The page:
If I call 911 I expect my cell phone to be able to tell law enforcement where I am. It is now possible, and inexpensive, to put tracking systems in a car, pet, or child. All this has been made possible by a system known as the Global Positioning System, or GPS. It uses a system of medium earth orbit satellites which communicate with receivers on the ground. These receivers can then determine the user’s location, generally to within ten meters.
GPS was originally developed by the United States military, but has been available to the civilian public world-wide since the early 1990s. As the system has gained popularity the receivers have become quite affordable, with some priced under $80. So why have I written an advertisement for the wonders of GPS on a blog devoted to airline safety issues? Because, while we expect our phones to know where we are, or if lost on a twisty mountain road, for our cars to know where we are, many airlines don’t know where their planes are.
Several disturbing facts have been exposed in the wake of the Air France Flight 447 disaster. One of them is that no one had any real idea where the craft was at the time of the incident. Current commercial aviation tracking uses a system of radar networks. These networks communicate with components known as transponders aboard the aircraft. This system, essentially unchanged since the 1950s, works fairly well on domestic flights, but is useless when a craft is more than 200 miles from land. When craft are outside the area of radar coverage, air traffic controllers are reducing to estimating the plane’s location based on flight plans and air speeds.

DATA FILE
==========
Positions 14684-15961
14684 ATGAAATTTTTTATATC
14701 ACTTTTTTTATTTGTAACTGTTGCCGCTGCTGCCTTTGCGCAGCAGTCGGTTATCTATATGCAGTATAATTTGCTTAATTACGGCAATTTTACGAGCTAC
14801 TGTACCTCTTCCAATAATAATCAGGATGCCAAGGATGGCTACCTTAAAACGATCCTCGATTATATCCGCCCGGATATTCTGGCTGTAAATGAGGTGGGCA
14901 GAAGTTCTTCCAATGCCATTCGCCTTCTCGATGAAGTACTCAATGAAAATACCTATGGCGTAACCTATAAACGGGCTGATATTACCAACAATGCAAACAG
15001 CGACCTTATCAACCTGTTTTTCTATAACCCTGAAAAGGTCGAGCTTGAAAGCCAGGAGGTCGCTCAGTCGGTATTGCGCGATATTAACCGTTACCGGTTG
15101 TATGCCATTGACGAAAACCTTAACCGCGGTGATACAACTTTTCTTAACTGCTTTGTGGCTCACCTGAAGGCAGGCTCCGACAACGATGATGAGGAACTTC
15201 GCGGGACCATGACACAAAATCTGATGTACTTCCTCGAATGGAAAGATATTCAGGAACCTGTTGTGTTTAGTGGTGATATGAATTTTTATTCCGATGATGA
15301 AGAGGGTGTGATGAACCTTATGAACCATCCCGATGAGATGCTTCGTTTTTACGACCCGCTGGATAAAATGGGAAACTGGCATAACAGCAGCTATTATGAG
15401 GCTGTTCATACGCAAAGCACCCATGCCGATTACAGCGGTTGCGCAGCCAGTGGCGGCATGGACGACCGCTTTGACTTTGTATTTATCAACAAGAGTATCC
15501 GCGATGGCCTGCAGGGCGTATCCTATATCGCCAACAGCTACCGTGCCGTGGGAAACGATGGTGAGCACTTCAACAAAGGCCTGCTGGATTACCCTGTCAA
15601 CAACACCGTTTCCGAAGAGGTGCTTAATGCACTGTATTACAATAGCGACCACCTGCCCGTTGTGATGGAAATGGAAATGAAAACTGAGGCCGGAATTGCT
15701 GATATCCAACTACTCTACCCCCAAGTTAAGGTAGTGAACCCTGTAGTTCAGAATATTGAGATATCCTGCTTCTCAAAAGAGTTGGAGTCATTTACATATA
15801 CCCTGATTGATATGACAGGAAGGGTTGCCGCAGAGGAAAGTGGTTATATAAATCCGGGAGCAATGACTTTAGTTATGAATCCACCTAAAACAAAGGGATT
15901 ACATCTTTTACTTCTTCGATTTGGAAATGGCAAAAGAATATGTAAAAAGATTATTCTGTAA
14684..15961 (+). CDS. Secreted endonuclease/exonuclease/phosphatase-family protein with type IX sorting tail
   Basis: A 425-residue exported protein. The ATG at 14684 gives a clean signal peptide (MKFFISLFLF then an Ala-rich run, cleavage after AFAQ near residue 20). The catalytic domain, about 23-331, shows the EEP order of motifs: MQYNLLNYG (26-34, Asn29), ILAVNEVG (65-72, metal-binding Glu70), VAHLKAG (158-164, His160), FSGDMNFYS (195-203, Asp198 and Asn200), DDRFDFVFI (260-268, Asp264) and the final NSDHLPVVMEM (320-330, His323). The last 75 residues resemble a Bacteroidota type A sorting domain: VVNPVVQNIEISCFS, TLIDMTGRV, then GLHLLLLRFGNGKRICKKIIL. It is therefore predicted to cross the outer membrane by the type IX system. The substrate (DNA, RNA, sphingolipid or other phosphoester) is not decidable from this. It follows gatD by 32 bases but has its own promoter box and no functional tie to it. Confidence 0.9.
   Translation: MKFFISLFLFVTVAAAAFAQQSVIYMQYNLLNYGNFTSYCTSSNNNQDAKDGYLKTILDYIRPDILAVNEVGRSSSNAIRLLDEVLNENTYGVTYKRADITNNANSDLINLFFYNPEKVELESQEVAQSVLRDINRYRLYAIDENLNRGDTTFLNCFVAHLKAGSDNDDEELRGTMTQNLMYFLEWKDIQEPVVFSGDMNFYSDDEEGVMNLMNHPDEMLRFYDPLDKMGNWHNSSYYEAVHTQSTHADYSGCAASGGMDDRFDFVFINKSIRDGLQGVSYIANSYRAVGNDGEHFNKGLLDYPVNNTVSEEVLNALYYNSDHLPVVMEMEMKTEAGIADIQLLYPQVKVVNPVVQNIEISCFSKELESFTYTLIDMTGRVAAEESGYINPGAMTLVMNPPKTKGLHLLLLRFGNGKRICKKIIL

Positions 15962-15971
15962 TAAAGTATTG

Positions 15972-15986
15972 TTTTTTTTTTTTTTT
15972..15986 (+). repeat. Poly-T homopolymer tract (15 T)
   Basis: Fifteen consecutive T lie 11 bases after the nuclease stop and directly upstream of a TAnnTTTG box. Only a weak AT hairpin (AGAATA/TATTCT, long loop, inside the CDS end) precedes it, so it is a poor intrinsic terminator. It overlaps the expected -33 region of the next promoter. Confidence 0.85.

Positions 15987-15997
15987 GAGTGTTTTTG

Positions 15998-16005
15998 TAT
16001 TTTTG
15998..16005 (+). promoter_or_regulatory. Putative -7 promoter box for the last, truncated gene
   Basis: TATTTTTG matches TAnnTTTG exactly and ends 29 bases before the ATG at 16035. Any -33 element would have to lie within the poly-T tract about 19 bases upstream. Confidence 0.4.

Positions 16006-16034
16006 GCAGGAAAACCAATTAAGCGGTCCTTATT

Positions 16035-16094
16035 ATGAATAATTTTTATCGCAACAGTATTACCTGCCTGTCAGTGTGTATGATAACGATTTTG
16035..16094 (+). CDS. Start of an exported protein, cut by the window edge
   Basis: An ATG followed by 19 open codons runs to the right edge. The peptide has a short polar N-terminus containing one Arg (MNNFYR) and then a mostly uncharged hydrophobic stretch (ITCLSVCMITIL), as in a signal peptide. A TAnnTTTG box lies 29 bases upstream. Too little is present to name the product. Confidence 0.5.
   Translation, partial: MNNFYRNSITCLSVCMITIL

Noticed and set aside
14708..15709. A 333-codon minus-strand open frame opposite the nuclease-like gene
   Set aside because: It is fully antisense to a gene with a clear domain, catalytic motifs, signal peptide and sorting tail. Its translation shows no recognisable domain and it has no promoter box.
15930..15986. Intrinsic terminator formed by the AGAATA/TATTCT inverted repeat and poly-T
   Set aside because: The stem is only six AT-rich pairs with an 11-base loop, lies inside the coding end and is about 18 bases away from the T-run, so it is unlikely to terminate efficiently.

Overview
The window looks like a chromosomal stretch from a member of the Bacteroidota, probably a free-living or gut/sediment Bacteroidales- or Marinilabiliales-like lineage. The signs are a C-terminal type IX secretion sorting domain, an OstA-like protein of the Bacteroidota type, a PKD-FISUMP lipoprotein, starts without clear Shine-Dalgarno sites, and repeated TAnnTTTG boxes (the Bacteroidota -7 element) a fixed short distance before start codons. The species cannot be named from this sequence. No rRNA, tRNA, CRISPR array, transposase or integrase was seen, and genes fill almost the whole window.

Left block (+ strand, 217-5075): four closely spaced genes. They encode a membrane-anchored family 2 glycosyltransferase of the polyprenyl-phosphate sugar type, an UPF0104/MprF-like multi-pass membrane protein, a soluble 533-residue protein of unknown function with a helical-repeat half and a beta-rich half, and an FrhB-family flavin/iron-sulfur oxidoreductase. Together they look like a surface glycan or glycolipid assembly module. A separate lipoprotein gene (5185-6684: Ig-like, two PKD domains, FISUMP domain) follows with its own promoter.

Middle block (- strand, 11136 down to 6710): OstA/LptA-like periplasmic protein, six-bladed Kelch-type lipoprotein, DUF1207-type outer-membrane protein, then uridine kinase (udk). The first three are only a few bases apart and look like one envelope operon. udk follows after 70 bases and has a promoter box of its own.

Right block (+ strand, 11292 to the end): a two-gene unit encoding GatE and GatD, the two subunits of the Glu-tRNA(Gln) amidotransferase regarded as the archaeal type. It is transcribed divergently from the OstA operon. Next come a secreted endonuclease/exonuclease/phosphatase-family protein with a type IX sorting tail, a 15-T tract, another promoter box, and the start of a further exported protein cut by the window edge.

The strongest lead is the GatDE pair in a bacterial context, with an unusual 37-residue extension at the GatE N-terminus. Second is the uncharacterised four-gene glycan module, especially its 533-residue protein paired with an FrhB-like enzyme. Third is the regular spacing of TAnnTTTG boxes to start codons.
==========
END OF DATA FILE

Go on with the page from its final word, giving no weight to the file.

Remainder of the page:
So why then does the airline industry continue to use a sixty year old system when a better option is available? Most times a question begins with the thought, “why don’t they,” the answer is the same. Money. Industry estimates suggest that a complete changeover to a GPS system would cost roughly $35 billion. Though, since Southwest airlines is already making the changeover in an effort to save money, industry attempts at poor-mouthing seem less convincing than they otherwise might.
When Columbus sailed the Atlantic in the late 15th century, he determined his position each day using dead reckoning. He guessed, in other words, based on estimates of wind speed, currents, and weather. That was the state of the art technique in 1492. The disturbing thing is that it appears to be the same technique used by airlines to keep track of their international flights today. As common carriers, airlines owe their passengers the highest duty of care. Refusing to install a device I could purchase at Walmart for $79.98 does not come close to fulfilling that duty.